Well, folks, I’m just not sure how to start this blog post. It’s rather strange.
Maybe I’ll start by asking if you’ve ever seen the show “Monsters Inside Me” or something like that.
Well, have you?
We have a black and white feral kitten here we call Felix. Last weekend, while LilSis was here, Felix’s right cheek started swelling up. I feared the worst, and unfortunately, I feared right.
The swelling continued, just below the eye, until the eye closed. The kitten became lethargic and wobbled when it tried to walk. It would not eat or drink.
I love animals, so please don’t hate me; but we don’t typically try to capture and take feral animals to the vet. It’s just too expensive. When we can, we treat the animals ourselves.
Just so happens, I was able to diagnose Felix because I had seen this same phenomenon in two previous cats that were “dropped off” here.
Last year, after Hurricanes Gustav and Ike, LilSis, Dotter, and I treated a feral cat for this same malady. It was not a pretty sight.
Have you figured out yet what it was?
Three days after the swelling started in Felix’s cheek, a hole appeared. Inside that hole lived a creature that was literally eating the tissue inside the cheek. Yes, you heard me.
After trying repeatedly to coax the organism out and failing, Dotter came up with the great idea, which she relayed to LilSis and me by text message, that we try a saline solution injection.
And it worked! While LilSis held the kitten wrapped in a towel, I flushed the hole with warm saline water, and the critter, drowining, came out of the hole for air.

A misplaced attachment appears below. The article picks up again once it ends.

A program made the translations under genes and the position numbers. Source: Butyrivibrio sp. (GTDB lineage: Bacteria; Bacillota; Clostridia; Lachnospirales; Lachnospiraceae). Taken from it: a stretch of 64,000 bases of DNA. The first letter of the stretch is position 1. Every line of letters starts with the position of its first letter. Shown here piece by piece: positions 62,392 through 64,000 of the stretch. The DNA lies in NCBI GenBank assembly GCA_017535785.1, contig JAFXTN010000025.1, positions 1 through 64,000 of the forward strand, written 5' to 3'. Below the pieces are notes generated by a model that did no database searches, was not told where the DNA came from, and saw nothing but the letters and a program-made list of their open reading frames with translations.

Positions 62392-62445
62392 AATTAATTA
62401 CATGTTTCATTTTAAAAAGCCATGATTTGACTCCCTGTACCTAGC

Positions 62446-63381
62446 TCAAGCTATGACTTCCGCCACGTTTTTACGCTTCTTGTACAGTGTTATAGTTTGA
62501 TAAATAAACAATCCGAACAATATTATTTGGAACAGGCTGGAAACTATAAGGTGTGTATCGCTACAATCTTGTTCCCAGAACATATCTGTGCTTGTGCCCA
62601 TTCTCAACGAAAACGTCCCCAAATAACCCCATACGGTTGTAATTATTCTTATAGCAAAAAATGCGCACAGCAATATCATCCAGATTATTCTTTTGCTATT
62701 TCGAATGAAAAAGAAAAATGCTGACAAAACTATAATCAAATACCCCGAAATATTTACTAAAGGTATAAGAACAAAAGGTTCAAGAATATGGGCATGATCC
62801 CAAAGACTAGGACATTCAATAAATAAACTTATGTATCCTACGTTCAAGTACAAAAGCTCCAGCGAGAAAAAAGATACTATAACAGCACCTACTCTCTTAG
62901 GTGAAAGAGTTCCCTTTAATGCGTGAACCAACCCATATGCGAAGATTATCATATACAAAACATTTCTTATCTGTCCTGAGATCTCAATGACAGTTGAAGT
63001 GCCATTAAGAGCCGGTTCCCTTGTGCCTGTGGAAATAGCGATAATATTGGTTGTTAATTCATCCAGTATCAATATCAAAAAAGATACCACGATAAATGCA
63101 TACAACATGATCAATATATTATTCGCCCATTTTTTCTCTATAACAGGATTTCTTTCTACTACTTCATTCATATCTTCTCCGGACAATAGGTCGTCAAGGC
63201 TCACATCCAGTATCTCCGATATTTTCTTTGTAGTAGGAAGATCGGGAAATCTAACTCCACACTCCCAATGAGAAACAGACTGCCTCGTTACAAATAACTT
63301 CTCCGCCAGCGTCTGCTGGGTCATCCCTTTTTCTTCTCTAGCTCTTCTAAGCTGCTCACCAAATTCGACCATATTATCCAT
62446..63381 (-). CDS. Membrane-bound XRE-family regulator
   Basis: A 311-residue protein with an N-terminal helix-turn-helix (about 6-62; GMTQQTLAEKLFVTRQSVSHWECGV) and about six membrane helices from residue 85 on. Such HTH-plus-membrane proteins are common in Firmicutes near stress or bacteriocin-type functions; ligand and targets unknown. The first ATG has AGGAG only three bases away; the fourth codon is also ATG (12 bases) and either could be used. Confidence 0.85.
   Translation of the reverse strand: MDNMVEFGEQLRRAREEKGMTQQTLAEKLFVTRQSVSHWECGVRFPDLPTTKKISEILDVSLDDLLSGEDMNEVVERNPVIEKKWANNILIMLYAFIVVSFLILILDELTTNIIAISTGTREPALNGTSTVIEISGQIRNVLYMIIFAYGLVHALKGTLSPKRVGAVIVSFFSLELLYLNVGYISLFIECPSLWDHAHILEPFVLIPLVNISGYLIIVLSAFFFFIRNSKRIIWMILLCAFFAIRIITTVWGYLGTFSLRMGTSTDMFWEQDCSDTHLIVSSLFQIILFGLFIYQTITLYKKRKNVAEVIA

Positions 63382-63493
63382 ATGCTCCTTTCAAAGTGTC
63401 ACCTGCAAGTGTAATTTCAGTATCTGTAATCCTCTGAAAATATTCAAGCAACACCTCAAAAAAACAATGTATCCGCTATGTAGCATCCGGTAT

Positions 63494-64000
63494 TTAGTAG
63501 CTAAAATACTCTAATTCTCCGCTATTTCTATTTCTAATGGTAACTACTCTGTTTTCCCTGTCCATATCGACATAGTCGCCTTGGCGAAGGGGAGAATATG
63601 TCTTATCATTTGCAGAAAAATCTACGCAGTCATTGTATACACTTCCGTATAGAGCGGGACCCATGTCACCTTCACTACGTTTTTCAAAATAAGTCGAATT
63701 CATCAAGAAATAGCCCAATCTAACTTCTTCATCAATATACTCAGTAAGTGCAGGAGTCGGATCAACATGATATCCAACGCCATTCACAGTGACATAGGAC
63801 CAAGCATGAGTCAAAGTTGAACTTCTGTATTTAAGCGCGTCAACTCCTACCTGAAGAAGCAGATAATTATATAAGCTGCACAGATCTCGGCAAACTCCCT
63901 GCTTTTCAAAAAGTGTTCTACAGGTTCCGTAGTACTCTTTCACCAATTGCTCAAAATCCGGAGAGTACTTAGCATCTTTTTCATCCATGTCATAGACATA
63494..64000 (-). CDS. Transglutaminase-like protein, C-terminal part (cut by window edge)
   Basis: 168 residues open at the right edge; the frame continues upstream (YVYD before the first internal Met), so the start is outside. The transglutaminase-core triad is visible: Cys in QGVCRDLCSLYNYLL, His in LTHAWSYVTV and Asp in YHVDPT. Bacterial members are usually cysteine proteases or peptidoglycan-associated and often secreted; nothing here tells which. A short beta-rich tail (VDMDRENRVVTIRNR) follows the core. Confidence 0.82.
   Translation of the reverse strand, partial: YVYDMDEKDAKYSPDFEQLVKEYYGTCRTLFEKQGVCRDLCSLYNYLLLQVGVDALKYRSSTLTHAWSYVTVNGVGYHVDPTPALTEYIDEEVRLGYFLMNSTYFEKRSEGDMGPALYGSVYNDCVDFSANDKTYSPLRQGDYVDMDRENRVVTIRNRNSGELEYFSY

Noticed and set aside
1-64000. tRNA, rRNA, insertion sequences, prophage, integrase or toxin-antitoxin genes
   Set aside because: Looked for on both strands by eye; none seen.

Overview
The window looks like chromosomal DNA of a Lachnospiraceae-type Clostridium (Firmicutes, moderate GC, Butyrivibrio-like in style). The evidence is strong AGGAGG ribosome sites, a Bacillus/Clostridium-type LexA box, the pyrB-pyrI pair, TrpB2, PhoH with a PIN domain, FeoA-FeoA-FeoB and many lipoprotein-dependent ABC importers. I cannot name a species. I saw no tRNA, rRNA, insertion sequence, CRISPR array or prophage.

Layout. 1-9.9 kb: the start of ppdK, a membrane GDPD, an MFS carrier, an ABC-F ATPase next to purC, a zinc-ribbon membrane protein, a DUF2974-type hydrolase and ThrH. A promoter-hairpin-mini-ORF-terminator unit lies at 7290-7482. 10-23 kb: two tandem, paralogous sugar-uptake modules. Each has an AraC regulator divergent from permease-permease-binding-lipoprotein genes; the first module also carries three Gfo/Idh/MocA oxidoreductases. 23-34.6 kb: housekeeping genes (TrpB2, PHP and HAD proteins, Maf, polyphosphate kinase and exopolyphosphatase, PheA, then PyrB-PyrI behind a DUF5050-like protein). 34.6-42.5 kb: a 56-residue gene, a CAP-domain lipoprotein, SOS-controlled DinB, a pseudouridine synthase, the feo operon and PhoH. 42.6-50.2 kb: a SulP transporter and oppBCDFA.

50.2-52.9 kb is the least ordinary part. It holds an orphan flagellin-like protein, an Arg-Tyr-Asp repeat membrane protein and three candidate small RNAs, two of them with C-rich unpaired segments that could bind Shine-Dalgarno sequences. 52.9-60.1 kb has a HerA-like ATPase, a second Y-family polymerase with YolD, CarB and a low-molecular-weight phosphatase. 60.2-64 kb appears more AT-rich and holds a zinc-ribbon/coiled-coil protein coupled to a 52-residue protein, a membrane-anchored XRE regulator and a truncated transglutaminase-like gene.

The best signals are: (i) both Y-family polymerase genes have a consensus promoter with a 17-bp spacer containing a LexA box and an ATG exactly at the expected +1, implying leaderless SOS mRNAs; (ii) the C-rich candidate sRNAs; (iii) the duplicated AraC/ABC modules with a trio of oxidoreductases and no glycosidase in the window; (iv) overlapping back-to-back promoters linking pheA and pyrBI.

I grabbed it with the tweezers and carefully removed it. The creature is equiped with little barbs on its body that helps it hold tight, so I had to be cautious not to pull so hard that I broke it off completely.
And here is the major body part of what was retrieved.
It was a botfly larva. The eggs are carried and dropped by mosquitoes. They burrow into the flesh and begin to eat and grow until time to emerge from the hole. I know it’s gross.
And I hate to really scare you, but humans can get them, too! Just watch that TV show sometime, and you’ll see it might be true. (You can’t believe everything you see on Animal Planet, right?)
I’m glad to say Felix is eating and drinking and walking with more stability.
I leave you with this true but creepy story of the latest in the adventures of LilSis and Bayou Woman. Right now, we are trying to decide if we can take Felix to the vet while she’s more docile and get her fixed up to become a real Bayou Woman household pet.